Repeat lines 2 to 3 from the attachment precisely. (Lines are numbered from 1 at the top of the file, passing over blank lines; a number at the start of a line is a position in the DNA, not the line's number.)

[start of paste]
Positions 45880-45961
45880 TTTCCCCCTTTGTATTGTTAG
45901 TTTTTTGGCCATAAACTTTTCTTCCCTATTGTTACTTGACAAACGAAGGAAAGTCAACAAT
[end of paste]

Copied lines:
45880 TTTCCCCCTTTGTATTGTTAG
45901 TTTTTTGGCCATAAACTTTTCTTCCCTATTGTTACTTGACAAACGAAGGAAAGTCAACAAT